Former Philadelphia City Council candidate Irina Goldstein, a Republican who ran unsuccessfully for an at-large seat in the spring, is adding detail to the story that landed her on the cover of the Philadelphia Inquirer on June 25 and that spurred the resignation of Val DiGiorgio, the former head of the Pennsylvania Republican Party. The story has also triggered new accusations against DiGiorgio from other women, as the Inquirer reported this week.
The June 25 cover story by Chris Brennan outlined Goldstein’s claims that DiGiorgio reached out to her via Facebook and initiated a relationship that was unprofessional. As they spoke over a number of months, Goldstein alleged, DiGiorgio made various assurances about getting Goldstein into meetings with donors and power players within the Republican Party in order to help her campaign. At the same time, he initiated sexually charged conversations.
Later, Goldstein told Brennan, she began to feel harassed by DiGiorgio’s messages, and told him so. DiGiorgio disputed the characterization of the conversations as harassment. He tendered his resignation on June 25, the day the story was published.
Goldstein disputes none of the facts of the Inquirer story, but she does believe that the framing of her story — with an “emphasis on the ‘sexting’ and ‘#MeToo‘ angle,'” as she put it in an email to the Exponent — distracted from what she felt was the most important aspect of the narrative: “bad leadership in the GOP that was hurting everyone.”
“The way the story was presented was a misrepresentation of the fundamental problem: dysfunction in the GOP and their power brokers, and calling it anything else was dishonest,” Goldstein said. “Had Mr. DiGiorgio not come on to me, friend request me and make immediate crude sexual remarks, none of this would have happened. He was looking for someone to take advantage of and somewhere to throw his power and connections around, and he tried to find that in a young and ambitious candidate, and in the process everyone lost because of his bad choices and lack of ethics.”
She said the fact that DiGiorgio’s behavior pertained to sex was not the salient fact. “This is no classic #MeToo situation,” she said, “and I no victim.” (“Our story speaks for itself,” Brennan said.)
Goldstein also provided additional detail about how she perceived her communications with DiGiorgio, and why she felt politically compromised by them.
“I recognized early on someone trying to take advantage of me, their perceptions of me and my newness to the party and politics,” she said. “While I did attempt to reject the advances and keep it professional but civil, I ultimately decided to play along … based on my knowledge of who Mr. DiGiorgio was and who he knew and had influence over locally.”
That “playing along,” she said, was a strategy to protect herself “due to his connections to the local party and their ability to influence the outcome of a race my team, my family and I worked tirelessly and relentlessly on behalf of. I did not want this man’s bad decisions to determine my outcome.”
Goldstein strenuously objected to the notion that the communications between them were consensual, as DiGiorgio claimed.
“To suggest that anyone in my position could be a willing accomplice and the exchanges consensual is extremely irresponsible and dangerous as it further tells women who are put in these positions to not come forward,” she said. “Because of his position and connections, the position he put me in from the first moments of messaging me already disregarded all [consent] as I was never asked if that was OK with me, and every time I stated I wasn’t interested in his attention, he kept pressing the issue.”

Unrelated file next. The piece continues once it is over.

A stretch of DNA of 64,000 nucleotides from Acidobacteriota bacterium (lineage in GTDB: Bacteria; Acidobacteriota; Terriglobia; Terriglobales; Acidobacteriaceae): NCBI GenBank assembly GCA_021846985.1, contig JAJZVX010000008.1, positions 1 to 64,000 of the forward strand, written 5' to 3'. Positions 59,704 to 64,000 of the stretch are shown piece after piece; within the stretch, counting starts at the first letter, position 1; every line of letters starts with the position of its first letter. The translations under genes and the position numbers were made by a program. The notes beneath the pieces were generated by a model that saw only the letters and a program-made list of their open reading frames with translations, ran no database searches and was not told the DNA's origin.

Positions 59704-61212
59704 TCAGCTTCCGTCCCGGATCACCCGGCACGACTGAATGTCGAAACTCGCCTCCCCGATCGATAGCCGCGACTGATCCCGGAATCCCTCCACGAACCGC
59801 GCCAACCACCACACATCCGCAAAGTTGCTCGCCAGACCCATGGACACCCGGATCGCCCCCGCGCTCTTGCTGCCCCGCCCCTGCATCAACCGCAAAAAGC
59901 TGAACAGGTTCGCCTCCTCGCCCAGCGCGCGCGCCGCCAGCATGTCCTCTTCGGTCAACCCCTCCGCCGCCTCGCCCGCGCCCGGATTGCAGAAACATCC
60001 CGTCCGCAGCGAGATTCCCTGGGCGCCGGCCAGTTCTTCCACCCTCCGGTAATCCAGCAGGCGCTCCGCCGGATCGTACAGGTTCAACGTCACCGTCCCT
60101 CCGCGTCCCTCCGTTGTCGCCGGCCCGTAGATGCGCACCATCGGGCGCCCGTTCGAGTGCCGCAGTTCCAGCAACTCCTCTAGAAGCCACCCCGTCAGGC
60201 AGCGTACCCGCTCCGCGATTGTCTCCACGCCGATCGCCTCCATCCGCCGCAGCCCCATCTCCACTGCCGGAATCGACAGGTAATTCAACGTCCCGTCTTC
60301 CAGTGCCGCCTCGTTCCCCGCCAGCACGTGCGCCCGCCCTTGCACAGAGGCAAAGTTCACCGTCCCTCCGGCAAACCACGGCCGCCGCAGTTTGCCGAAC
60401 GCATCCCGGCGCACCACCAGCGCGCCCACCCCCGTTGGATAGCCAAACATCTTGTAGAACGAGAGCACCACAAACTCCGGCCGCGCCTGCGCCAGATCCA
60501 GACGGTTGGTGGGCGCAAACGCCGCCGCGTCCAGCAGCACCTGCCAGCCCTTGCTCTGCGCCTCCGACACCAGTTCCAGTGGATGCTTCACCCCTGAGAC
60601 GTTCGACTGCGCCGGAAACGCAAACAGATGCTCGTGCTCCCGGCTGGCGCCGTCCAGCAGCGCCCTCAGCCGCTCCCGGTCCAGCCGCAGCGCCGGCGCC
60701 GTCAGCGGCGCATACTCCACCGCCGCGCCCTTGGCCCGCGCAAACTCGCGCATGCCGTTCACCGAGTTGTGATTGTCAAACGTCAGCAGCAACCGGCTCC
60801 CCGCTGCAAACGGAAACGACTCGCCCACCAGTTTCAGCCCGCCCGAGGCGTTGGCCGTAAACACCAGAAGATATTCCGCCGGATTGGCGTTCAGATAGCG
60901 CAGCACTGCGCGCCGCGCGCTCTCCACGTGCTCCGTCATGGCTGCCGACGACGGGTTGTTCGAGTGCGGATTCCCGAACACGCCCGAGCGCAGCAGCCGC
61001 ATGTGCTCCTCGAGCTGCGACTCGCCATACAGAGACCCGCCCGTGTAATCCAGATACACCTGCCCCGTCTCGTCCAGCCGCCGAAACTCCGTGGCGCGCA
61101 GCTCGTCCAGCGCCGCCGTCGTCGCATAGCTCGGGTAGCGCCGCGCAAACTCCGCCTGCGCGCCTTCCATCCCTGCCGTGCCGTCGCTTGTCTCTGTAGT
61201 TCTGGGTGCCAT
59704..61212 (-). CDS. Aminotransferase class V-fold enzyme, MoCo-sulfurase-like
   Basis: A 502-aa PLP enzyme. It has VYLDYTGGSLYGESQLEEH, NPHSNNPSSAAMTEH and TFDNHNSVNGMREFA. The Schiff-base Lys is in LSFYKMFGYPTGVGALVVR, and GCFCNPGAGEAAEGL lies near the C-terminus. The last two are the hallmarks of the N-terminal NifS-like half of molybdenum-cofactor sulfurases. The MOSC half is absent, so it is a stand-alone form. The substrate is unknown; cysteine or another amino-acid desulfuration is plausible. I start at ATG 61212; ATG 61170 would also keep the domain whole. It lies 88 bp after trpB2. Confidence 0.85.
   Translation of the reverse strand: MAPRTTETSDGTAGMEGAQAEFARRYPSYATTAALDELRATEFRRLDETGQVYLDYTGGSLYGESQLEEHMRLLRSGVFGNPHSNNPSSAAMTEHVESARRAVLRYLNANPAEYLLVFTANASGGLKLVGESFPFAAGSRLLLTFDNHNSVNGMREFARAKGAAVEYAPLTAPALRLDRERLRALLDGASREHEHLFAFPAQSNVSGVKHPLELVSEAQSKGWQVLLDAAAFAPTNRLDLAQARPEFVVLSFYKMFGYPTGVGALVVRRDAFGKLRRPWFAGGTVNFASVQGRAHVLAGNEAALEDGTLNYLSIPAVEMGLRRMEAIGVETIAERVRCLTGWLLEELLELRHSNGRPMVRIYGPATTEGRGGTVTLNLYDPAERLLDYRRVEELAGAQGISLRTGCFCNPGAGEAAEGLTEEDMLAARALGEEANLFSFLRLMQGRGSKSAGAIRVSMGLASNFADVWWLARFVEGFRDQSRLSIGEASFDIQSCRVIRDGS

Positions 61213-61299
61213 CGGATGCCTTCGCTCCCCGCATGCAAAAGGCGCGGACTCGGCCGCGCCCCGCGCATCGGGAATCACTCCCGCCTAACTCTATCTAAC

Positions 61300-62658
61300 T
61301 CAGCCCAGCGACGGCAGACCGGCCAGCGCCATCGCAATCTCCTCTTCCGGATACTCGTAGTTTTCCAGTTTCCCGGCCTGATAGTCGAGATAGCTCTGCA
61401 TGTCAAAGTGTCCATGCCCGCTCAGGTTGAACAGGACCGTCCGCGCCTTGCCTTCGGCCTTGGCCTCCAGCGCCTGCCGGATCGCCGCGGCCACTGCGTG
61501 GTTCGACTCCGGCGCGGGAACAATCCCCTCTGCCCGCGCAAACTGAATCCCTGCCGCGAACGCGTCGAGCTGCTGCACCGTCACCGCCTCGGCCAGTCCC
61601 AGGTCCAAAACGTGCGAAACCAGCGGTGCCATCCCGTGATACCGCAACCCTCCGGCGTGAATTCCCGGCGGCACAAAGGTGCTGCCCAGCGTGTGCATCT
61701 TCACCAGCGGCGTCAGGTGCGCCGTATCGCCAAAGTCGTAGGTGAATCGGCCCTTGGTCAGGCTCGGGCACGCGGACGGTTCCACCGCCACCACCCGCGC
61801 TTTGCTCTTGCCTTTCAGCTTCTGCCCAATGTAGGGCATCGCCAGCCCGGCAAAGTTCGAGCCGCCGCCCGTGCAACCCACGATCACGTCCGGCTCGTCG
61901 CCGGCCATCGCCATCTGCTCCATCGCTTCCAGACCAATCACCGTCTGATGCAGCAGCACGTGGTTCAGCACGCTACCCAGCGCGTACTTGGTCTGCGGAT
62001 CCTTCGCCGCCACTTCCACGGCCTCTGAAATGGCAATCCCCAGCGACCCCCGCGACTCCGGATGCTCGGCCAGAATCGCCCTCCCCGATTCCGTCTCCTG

She felt pressured to please DiGiorgio once she realized how much influence he had.
“Mr. DiGiorgio offered help and mentorship to me in exchange for my ‘friendship’ — all things I declined until I realized the party was working actively to block my advances and it was all those who had deep ties to DiGiorgio,” she said. “While he didn’t cost me my election, his poor leadership has cost the entire state.”
Despite her experience, Goldstein said, she’s still optimistic about the future of the GOP in Pennsylvania, even as its leadership is embattled by new claims that it did not respond appropriately to other complaints about DiGiorgio.
“I do not believe in any way that [DiGiorgio’s behavior] is a reflection of all men in power nor is it a reflection of the GOP, and that’s precisely why nipping it in the bud was important,” she said. “I hope that the new state elections will usher in a new dawn for the state and local GOP, where the leaders picked will be there to truly serve, honor and help grow the party. Small holes sink great ships and the GOP can’t afford any more miscalculations.”
Looking forward to 2020, Goldstein said, “I think it would benefit us all a great deal if we clean house of DiGiorgio’s leadership team and the power brokers that have created an environment where backroom deals and selling out to Democrats for contracts and other benefits has become the norm. I hope the Republican State Committee will make some fair and balanced decisions when they go to elect a new chair this month.”
DiGiorgio has not replied to a request for comment about the latest allegations against him, but he released a statement when he resigned, saying, “A recent media report contains gross mischaracterizations of mutual consensual communications between myself and a former primary candidate. My resignation should in no way be confused as confirmation of these mischaracterizations. I intend to rigorously defend myself against these assertions and protect my family, my colleagues, and the party from this private matter.”
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